Components of the plasminogen activation system including urokinase (uPA), its inhibitor (PAI‐1) and its cell surface receptor (uPAR) have been implicated in a wide variety of biological processes related to tissue homoeostasis. Firstly, the binding of uPA to uPAR favours extracellular proteolysis by enhancing cell surface plasminogen activation. Secondly, it promotes cell adhesion and signalling through binding of the provisional matrix protein vitronectin. We now report that uPA and plasmin induces a potent negative feedback on cell adhesion through specific cleavage of the RGD motif in vitronectin. Cleavage of vitronectin by uPA displays a remarkable receptor dependence and requires concomitant binding of both uPA and vitronectin to uPAR. Moreover, we show that PAI‐1 counteracts the negative feedback and behaves as a proteolysis‐triggered stabilizer of uPAR‐mediated cell adhesion to vitronectin. These findings identify a novel and highly specific function for the plasminogen activation system in the regulation of cell adhesion to vitronectin. The cleavage of vitronectin by uPA and plasmin results in the release of N‐terminal vitronectin fragments that can be detected in vivo, underscoring the potential physiological relevance of the process.
This study identifies a novel function for the plasminogen activation cascade in the regulation of cell adhesion. Urokinase and plasmin cleave the RGD motif of vitronectin in a process that is accelerated by the urokinase receptor and counteracted by the plasminogen activator inhibitor‐1.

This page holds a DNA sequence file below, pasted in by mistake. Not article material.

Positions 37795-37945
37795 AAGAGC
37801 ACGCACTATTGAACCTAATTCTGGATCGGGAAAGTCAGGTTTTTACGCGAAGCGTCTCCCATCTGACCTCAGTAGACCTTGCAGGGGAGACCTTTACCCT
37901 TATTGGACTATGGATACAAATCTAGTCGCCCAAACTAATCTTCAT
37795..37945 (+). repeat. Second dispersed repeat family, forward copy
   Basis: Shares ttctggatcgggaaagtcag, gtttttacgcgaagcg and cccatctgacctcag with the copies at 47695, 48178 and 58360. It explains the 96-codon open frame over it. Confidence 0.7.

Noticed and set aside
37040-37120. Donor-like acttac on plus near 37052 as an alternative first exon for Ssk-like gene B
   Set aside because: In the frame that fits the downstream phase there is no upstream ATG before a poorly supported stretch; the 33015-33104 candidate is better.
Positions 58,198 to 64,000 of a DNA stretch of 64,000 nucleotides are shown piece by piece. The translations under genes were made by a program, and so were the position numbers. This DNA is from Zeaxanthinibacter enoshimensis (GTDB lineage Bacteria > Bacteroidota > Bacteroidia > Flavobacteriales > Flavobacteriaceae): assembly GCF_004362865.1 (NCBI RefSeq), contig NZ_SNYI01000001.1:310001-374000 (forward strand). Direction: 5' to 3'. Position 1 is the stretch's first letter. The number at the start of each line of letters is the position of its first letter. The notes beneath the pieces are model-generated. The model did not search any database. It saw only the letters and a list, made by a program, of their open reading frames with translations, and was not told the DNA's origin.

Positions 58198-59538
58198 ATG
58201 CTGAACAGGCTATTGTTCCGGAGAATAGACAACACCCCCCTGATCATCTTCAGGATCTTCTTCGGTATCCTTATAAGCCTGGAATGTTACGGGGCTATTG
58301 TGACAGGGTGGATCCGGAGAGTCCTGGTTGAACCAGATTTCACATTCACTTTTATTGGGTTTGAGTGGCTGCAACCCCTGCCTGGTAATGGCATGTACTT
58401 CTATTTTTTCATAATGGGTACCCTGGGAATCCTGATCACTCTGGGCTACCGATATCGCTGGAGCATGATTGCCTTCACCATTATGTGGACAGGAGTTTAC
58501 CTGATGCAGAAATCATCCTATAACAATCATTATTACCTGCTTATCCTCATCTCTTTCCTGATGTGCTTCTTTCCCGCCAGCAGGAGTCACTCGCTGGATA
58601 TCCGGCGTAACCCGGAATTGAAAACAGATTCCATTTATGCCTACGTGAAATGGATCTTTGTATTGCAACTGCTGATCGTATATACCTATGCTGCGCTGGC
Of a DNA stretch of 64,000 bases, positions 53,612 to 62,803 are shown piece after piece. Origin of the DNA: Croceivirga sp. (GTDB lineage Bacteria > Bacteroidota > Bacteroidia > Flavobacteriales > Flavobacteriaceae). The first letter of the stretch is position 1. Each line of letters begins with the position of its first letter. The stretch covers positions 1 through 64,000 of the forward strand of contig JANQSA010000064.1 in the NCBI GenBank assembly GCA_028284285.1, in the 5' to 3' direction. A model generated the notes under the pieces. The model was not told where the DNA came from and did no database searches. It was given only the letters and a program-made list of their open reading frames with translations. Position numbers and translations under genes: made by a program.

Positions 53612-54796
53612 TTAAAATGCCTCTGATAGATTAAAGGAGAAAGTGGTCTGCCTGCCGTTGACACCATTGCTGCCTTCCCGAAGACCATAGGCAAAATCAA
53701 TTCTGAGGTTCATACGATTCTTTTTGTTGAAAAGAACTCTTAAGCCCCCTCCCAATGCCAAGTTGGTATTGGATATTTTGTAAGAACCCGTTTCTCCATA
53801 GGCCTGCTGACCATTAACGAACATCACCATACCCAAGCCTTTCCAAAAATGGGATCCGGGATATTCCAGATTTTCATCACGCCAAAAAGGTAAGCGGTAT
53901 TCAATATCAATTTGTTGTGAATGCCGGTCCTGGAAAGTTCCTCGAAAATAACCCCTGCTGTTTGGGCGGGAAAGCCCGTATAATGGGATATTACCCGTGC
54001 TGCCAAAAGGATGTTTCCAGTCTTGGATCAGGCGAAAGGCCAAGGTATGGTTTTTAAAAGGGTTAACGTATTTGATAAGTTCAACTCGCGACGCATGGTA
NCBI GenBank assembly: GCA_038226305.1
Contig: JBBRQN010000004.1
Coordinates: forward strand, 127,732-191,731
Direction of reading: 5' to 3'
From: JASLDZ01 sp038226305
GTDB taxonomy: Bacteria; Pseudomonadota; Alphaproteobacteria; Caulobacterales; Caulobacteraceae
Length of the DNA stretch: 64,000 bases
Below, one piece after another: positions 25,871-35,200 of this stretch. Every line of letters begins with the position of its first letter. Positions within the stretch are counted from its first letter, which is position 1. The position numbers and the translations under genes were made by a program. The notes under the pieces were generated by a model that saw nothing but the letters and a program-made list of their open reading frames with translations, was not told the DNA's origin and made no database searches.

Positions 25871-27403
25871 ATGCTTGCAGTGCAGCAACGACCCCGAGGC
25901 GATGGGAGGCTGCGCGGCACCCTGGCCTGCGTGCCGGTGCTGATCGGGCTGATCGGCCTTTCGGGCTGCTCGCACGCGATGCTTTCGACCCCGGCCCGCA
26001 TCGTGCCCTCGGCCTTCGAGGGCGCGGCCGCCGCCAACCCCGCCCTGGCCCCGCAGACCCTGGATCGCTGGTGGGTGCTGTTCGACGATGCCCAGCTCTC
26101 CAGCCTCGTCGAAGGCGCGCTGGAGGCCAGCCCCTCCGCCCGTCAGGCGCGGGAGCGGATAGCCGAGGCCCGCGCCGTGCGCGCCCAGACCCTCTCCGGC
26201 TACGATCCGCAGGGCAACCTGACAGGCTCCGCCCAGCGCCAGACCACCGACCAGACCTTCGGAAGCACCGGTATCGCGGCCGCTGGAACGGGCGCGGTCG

The proteases urokinase (uPA) and plasmin (Pli) inactivate the adhesive activity of vitronectin through cleavage of its RGD motif.
Through its interaction with the somatomedin‐B domain of vitronectin, the urokinase receptor (uPAR) accelerates the process.
The plasminogen activator inhibitor‐1 (PAI‐1) is a proteolysis‐triggered stabilizer of cell adhesion to vitronectin.
Vitronectin is cleaved in vivo and its fragments can be identified in biological fluids.
EMBO Reports (2016) 17: 982–998
- Received October 30, 2015.
- Revision received March 23, 2016.
- Accepted April 19, 2016.
- © 2016 The Authors